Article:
Given such challenges, ISIL’s lasting defeat requires local forces on the ground, which Carter said the U.S. military will continue to develop and enable.
“Putting U.S. combat troops on the ground as a substitute for local forces will not produce enduring results,” he said. Both anti-ISIL campaigns in Iraq and Syria require capable, motivated, legitimate, local ground forces to seize, clear, and hold terrain for a lasting, enduring defeat, he said.
Carter said ISIL’s takeover of Ramadi last month was “deeply disappointing,” but it highlights how important capable and motivated Iraqi ground forces are in the anti-ISIL campaign.
After Ramadi’s fall, DoD and White House officials determined that the existing strategic framework was still the correct approach, but enhanced training of the security forces was needed and the process to equip them was too slow, Carter said.
Essential equipment deliveries, such as anti-tank capabilities and equipment to counter improvised explosive devices have since been expedited to Iraqi security forces and Kurdish and Sunni tribal forces, he said.
“We also determined that we could enable Iraqi security forces with more tailored advice and assistance, including critical outreach to local Sunni communities,” the secretary said.
And based on DoD recommendations, the president authorized deployment of 450 personnel to Iraq’s Taqqadum military base in Anbar province to establish an additional site for advising and assisting the Iraqi security forces, Carter noted.
U.S. forces will also provide much-needed operational advice and planning support to the Iraqi security forces Anbar Operations Center, he said.
“We expect that this move will open a new dimension in our and Iraq’s efforts to recruit Sunnis into the fight and to help the Iraqis coordinate and plan the critical effort to roll back ISIL in Anbar province,” Carter said.
But the lack of Iraqi security forces recruits has slowed training, the secretary said, adding that while 24,000 recruits were anticipated by this fall, only 7,000 were trained, in addition to 2,000 counterterrorism service personnel.
All sectors of the Iraqi government must make a greater commitment to the recruitment and training effort, he said.
Despite the challenges, positive signs exist, the secretary said, noting that he has met with Iraqi Prime Minister Haider al-Abadi, Iraqi Kurdistan Regional President Masoud Barzani, and last week with Speaker Salim al-Jabouri of Iraq’s parliament. “They fully understand the need to empower more localized, multi-sectarian Iraqi security forces and address persistent organizational and leadership failures,” the defense secretary told the House panel.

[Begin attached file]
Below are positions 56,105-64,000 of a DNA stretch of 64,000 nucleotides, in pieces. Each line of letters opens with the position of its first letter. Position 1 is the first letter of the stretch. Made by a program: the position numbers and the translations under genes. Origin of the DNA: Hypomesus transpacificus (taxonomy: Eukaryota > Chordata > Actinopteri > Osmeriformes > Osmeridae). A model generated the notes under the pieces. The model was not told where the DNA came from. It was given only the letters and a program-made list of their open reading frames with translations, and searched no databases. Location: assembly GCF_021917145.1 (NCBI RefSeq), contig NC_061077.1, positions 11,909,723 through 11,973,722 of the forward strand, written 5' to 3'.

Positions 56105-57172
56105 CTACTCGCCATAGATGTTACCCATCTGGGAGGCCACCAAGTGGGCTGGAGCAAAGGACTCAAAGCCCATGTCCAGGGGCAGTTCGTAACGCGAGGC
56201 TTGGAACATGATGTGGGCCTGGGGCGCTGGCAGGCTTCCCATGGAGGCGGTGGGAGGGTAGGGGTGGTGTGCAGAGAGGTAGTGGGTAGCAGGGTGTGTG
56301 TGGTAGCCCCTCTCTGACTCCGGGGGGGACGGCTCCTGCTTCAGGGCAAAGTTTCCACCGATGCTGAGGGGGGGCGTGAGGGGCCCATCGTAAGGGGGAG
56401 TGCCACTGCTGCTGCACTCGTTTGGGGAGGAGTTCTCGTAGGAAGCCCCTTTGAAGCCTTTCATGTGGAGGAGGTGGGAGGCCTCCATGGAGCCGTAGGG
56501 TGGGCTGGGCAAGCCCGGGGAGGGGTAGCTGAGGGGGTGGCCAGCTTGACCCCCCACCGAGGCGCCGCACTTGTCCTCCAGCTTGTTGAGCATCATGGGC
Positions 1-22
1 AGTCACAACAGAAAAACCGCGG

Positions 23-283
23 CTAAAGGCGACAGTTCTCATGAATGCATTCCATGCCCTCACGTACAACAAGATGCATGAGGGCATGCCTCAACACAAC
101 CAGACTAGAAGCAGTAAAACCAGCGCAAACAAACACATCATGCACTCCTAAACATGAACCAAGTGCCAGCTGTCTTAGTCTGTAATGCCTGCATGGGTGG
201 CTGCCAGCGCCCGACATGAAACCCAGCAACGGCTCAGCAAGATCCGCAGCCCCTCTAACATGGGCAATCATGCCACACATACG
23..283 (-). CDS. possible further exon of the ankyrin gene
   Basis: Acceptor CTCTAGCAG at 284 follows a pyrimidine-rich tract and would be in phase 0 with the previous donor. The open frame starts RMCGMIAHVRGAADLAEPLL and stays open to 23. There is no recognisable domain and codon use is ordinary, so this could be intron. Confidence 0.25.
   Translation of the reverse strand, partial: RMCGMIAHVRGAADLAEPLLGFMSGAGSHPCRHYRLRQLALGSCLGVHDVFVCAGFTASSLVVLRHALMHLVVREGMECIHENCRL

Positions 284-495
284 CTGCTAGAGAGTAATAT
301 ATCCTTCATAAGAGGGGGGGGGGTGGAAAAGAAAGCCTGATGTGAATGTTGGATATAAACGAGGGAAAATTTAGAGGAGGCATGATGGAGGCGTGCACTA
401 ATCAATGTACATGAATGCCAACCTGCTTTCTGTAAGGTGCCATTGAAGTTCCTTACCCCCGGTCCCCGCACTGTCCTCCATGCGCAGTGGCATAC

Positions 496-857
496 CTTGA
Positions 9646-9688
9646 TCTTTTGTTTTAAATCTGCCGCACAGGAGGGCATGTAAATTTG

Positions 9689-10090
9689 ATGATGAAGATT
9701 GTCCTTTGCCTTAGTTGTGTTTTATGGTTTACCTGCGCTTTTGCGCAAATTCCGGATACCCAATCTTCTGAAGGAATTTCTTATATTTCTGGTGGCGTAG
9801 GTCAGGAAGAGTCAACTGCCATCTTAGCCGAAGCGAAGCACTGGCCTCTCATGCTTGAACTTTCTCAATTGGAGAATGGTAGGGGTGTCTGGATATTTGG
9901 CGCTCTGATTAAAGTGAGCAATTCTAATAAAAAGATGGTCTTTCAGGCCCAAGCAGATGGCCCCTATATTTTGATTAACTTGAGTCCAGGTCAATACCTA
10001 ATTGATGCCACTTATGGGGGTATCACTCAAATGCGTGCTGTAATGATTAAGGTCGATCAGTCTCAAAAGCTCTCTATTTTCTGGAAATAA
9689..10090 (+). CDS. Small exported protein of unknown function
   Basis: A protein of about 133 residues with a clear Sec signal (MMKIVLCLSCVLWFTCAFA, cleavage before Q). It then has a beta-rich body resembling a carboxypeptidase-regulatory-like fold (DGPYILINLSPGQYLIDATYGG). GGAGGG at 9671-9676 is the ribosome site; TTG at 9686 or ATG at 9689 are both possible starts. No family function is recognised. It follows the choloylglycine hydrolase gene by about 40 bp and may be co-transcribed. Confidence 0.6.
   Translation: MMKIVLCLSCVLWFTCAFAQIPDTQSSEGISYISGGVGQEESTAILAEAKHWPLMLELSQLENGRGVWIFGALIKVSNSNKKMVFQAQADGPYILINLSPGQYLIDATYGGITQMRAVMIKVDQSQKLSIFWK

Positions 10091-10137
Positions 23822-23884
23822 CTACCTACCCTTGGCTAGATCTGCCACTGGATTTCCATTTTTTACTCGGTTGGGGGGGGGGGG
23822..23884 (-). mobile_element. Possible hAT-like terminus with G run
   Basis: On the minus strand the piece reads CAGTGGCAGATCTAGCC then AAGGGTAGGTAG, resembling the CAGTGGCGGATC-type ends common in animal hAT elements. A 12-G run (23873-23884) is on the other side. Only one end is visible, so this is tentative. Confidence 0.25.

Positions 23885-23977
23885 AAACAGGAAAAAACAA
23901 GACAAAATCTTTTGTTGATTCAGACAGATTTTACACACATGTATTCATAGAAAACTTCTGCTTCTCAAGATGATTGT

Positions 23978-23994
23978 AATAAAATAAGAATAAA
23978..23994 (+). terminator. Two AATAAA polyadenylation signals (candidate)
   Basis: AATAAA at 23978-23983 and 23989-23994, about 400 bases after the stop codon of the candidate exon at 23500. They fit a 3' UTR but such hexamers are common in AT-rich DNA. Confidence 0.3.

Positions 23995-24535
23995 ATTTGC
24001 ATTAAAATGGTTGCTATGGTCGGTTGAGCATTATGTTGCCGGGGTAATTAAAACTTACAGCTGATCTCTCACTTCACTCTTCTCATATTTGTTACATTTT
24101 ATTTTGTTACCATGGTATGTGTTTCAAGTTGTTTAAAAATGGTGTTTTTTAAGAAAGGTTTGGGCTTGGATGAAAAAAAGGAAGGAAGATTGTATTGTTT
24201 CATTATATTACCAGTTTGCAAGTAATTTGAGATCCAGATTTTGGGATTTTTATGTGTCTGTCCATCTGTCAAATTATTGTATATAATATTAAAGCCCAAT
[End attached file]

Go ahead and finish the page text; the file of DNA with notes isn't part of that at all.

Because a sovereign, multisectarian Iraq is more likely to seal a lasting defeat of ISIL, the United States must continue working with and through the Iraqi government in all actions, including Kurdish and Sunni tribal forces support, he said.
U.S. efforts must reinforce inclusivity and multi-sectarianism and not fuel a reversal to sectarianism, which would make the lasting defeat of ISIL harder, not easier, Carter noted.
Syria’s battle with ISIL extremists is more complex, Carter said, citing the lack of a legitimate government partner and many competing forces in that country.
“Our train-and-equip mission in Syria has been challenging,” he said, “but the requirement for a capable and motivated counter-ISIL ground force there also means we must persist in our efforts.”
Carter vowed to continue airstrikes against ISIL forces in Syria, and to work with Syrian neighbors to impede the flow of foreign fighters into and out of Syria and Iraq.
“Success in this campaign can and must be assured,” Carter said. “It will take time and require consistent effort on everyone’s part -- the entire U.S. government, our entire international coalition, and most importantly, the Iraqi and Syrian peoples.”
“Together, and with your support, including your support for America’s troops and their families, for which I, and they, are ever grateful -- we will achieve ISIL’s lasting defeat,” the defense secretary told the committee.